While many people think of drug charges as being related to possession or dealing, there is much more to the equation than that. In some cases, those who deal drugs can be charged with a more serious crime. In 2003, Illinois adopted a drug-induced homicide law. Last year, 13 people in the state were convicted of this crime.
The people in this country have many rights to protect them from the government. In many cases, an accused person's rights were violated. Many people without experience with the law would most likely be unsure how to address such a violation. Three men in Illinois will likely want to ensure their rights were not violated after a raid that resulted in drug possession and other charges in Illinois.
As in all things, hearing the other side of a story can truly put certain events into perspective. For example, a man walking slowly down a dark street staring at each house may seem suspicious to some, but he could easily be looking for the street number for a house he has never visited before. Whether or not something is suspicious is relative. In Chicago, police searched and arrested a man on charges of drug possession after allegedly observing what they described as suspicious behavior.
Some people might argue that it is simply in some people’s nature to assume the worst about another person. These assumptions seem to increase when a person is acting contrary to normal expectations, even if those actions are not necessarily illegal. For example, police in Illinois have recently arrested a woman on a prostitution and drug charge after witnessing a man make a phone call.
There are many tightly knit families across the nation. These families live near each other and share their lives together on a regular basis. However, both federal and state authorities claim that one Chicago family also shared a drug business together. Recent allegations claim that a total of 27 people, several of them family members, were involved in illegal drug sales and/or distribution, resulting in at least one drug charge.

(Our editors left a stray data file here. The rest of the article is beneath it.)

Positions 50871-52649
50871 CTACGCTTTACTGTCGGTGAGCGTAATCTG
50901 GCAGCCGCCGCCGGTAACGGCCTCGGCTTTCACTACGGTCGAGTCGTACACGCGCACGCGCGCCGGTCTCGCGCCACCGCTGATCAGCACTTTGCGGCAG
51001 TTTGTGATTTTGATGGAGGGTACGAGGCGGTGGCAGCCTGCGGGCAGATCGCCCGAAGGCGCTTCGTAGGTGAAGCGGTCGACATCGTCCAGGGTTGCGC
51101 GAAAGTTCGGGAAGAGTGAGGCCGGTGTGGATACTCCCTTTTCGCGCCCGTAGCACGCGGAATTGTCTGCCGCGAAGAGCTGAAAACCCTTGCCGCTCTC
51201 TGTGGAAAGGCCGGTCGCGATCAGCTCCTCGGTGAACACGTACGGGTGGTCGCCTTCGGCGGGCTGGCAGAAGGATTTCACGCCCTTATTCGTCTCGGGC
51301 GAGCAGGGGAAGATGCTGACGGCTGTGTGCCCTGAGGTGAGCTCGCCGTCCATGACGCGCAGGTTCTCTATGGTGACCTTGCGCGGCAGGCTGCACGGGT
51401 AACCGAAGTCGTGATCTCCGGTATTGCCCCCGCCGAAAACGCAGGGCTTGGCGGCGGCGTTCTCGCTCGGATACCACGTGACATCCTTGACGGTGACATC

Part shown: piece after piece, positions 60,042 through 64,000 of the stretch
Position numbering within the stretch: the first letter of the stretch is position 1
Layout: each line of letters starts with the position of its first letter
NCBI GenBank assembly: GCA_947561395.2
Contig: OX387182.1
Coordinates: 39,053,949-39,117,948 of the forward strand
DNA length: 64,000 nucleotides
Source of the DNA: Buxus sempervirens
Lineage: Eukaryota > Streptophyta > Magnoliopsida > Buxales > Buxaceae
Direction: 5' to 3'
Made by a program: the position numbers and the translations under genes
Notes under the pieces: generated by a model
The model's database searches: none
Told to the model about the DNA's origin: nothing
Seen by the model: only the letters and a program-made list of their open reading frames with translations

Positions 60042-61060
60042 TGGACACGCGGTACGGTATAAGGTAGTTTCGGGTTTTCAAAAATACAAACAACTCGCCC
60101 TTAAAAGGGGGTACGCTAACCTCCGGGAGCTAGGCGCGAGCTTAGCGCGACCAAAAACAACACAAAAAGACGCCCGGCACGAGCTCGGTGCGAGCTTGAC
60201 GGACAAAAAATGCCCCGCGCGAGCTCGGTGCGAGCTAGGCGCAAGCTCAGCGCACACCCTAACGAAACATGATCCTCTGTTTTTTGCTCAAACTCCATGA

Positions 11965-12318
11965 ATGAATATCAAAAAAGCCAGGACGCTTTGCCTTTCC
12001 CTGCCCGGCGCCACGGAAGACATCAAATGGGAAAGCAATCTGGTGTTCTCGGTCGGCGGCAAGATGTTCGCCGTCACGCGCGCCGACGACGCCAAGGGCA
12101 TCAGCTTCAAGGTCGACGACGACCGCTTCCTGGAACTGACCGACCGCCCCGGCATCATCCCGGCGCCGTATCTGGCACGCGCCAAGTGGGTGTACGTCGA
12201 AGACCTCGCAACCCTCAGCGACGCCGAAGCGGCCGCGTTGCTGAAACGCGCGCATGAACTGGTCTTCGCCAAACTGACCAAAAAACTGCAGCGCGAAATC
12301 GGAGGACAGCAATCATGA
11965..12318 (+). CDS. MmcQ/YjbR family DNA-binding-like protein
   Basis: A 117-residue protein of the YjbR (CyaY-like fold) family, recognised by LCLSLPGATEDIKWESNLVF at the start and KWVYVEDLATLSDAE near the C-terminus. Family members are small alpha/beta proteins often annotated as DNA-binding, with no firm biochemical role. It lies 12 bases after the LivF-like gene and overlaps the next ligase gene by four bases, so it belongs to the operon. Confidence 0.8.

Thousands of people are pulled over for traffic violations each and every day. While most of the stops are fairly routine, resulting in a citation that many people choose to simply pay by mailing in their fine, some can lead to much more serious charges against the driver or others in the vehicle. One man now faces a drug charge after a recent traffic stop in Chicago.
When an individual is faced with some life choices, he or she may not always choose the path that has the best outcomes. The decision, such as making money through questionable means, may seem like a good one at the time, but the decision maker may realize it was a mistake if authorities are alerted to their activities. Some choices could lead to a felony drug charge, and individuals may wish to explore their legal options.
The Chicago Police Department and the DEA spearheaded an 18-count, 262-page federal criminal complaint filed in a U.S. District Court in Chicago. The sweep was a combined effort of numerous Illinois and federal agencies. There were 23 people targeted for arrest, and 21 were found as of the last report. They were hit with drug trafficking charges relating to distributing large amounts of heroin and cocaine in Illinois and two nearby states.
A new report out from the American Civil Liberties Union found that Illinois is among the top states in the country for marijuana arrests. Not only do law enforcement officers in Illinois arrest more people for marijuana than elsewhere, but the report also finds that a majority of the arrests are of African-Americans even though marijuana use is equal across racial groups.
A former player for the Chicago Bears announced through his attorney that he is planning to enter a guilty plea for the drug charges that were brought against him in connection to a 2011 investigation. Sam Hurd has not entered the plea yet, so he is still scheduled to stand trial next week.